FINAL ANALYSIS:

Scott: This Wrestlemania didn’t have the real meat and potatoes undercard that III had, as most of the matches were short and average. However the crowd, the unbelievable size of Skydome and the atmosphere for this Wrestlemania made this show off the charts. The main event truly lived up to the big blow-off match billing, and Demolition’s pop after winning the tag titles an unprecedented third time is unforgettable. My other favorite moment is the swan song for Andre the Giant. His turning face and popping Bobby Heenan is one I’ll never forget. Vince had reached the pinnacle 3 years earlier, and this one was truly the last big one for the Rock ’N’ Wrestling era. Hogan’s popularity would continue to dip slightly, and with a newcomer as champion, there was an air of uncertainty. We’ll get into more detail over the next few reviews the success of the Ultimate Warrior’s reign, but let’s say it wasn’t what it could have been. As for Jesse Ventura, this will be his last appearance at a WWF PPV until August 1999. It would take a few months before Vince would be able to fill his seat with a solid, capable heel color commentator. Jesse’s opinions and words made everything so legit, that world title matches really mattered. He will be missed on WWF TV. There’ll be better Wrestlemanias in terms of actual cards, but this one does much more to make up for it. For now, we’ll soak in the moment and bask in the glow of one of my favorite Wrestlemanias of all time. Final Grade: A+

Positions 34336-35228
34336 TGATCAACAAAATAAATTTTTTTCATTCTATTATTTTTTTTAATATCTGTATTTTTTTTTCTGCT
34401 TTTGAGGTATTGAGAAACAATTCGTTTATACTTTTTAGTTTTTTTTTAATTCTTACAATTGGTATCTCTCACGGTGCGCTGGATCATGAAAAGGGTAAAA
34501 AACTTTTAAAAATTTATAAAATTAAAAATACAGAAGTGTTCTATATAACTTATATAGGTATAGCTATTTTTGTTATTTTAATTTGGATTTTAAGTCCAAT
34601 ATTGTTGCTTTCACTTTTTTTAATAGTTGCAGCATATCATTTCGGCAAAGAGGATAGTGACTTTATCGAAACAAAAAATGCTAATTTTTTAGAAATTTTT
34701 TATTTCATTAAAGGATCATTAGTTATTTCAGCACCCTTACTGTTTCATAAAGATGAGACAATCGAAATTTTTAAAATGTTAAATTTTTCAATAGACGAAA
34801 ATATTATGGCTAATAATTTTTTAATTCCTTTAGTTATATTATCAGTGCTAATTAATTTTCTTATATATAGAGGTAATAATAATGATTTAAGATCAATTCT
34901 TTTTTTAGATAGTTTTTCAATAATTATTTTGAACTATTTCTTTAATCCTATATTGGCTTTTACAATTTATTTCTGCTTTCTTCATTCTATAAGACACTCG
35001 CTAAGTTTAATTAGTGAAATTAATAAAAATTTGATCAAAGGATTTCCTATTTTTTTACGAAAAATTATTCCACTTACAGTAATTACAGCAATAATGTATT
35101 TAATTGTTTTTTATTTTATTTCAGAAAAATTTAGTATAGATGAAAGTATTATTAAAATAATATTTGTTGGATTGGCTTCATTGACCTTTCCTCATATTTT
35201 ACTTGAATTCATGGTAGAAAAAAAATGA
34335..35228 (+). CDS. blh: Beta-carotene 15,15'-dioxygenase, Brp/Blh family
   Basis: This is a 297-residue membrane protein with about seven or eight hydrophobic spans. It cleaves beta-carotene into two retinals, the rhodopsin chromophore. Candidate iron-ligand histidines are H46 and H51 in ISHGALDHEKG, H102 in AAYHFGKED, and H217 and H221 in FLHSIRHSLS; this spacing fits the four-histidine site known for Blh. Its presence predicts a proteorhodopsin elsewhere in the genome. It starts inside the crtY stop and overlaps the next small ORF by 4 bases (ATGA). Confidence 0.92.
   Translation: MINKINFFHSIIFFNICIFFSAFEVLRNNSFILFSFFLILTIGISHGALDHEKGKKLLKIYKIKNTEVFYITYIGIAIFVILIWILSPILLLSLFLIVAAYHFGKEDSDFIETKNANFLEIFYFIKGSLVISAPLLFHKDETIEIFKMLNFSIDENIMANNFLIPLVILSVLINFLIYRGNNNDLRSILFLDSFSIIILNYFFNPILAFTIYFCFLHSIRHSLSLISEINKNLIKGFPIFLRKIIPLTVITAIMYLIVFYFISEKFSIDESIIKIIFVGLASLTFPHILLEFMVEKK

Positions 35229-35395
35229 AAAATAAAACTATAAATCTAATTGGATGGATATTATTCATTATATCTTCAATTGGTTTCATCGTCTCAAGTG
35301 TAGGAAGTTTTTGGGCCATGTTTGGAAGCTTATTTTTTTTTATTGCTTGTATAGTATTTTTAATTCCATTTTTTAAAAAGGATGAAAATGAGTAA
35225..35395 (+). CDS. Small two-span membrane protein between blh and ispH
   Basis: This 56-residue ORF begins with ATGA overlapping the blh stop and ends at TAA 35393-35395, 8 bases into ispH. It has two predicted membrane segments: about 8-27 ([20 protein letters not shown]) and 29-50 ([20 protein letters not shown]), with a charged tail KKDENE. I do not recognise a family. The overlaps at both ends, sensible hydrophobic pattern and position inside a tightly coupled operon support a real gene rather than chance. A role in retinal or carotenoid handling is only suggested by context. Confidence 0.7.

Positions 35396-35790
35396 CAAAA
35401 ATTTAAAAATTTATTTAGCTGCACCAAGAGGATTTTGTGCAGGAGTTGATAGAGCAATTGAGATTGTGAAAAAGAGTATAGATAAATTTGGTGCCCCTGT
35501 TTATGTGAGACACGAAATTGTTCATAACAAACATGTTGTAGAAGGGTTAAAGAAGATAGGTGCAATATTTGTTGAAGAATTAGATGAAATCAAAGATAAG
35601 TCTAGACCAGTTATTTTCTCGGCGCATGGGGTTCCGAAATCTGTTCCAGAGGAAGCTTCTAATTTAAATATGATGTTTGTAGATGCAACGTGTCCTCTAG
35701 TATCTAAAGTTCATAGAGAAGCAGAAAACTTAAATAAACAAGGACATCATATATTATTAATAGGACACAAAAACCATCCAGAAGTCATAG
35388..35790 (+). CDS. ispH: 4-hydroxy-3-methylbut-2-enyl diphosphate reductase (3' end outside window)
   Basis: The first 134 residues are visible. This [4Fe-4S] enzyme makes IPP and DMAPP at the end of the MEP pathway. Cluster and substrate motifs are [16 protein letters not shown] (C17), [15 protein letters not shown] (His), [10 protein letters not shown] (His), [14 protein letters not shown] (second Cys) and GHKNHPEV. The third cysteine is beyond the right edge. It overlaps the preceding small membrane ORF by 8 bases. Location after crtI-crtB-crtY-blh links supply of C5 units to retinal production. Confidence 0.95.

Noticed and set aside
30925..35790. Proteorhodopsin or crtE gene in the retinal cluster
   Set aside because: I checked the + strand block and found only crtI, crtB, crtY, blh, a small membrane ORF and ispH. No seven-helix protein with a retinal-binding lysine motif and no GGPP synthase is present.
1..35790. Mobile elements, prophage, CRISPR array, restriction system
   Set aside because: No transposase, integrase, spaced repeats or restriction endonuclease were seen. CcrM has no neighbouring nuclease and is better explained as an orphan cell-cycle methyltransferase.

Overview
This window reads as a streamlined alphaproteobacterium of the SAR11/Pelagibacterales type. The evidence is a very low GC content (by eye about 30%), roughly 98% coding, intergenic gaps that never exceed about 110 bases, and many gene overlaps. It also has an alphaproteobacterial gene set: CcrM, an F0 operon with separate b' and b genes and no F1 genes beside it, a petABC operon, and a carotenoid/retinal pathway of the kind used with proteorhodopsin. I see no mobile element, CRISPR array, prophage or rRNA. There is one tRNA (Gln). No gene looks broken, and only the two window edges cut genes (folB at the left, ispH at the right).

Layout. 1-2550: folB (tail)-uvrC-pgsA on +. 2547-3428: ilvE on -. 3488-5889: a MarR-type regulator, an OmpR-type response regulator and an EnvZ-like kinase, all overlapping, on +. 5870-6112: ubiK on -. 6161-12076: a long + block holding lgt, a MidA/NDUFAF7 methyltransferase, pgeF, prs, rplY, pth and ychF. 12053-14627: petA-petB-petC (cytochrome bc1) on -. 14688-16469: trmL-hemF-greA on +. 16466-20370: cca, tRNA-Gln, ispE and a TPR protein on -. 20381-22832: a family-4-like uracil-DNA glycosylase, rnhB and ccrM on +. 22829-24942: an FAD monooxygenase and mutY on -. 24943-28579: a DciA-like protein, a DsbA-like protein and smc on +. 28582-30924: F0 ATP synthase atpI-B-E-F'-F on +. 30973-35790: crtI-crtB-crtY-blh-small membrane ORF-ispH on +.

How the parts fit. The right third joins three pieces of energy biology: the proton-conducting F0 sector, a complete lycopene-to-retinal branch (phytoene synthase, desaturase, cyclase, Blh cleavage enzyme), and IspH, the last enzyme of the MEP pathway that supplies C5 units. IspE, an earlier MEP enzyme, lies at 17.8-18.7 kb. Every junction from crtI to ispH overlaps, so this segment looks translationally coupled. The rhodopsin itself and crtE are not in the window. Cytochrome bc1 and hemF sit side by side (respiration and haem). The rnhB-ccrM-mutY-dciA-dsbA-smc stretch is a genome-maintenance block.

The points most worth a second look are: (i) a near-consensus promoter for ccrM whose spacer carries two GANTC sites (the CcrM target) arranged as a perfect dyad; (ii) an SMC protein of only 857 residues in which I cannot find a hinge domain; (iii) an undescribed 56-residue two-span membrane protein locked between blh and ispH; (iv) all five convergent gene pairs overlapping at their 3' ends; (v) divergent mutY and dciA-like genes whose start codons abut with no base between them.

Justin: This is definitely my favorite Wrestlemania of all time as well. Sentimentally, it was the first PPV I was a true fan for, so it brings back a lot of memories. It was a great show where all the right people went over (the faces in the matches to blow off feuds and the heels that were being built up to start new storylines) and had a real Main Event that had a big match atmosphere surrounding it. This show definitely feels like one of those end one era, start another shows as the Warrior era began and the first Hogan era came to a close. Vince and company reached its peak, and things were slowly coming back downhill. It would be a long time before the WWF would have the mainstream popularity and big event feel that it had here, which makes this show the true end of the Golden Age of the WWF. It also ends the Jesse Ventura era, as Piper, Heenan, Perfect, Lawler, Heyman and Tazz would all follow in his footsteps, but all come up short when trying to capture his enthusiasm, knowledge, humor, presence and flat out ability to SELL the match. Jesse definitely made every show he was at better and he will be missed. It’s funny, because there is no stand-out WRESTLING match, as all of the great matches on this card are carried by storyline and crowd heat, which makes it a very unique show. Many Wrestlemanias will come and go, and many would feature a lot better matches than we see here. BUT, none would match the big time feel of the Ultimate Challenge. Grade: A+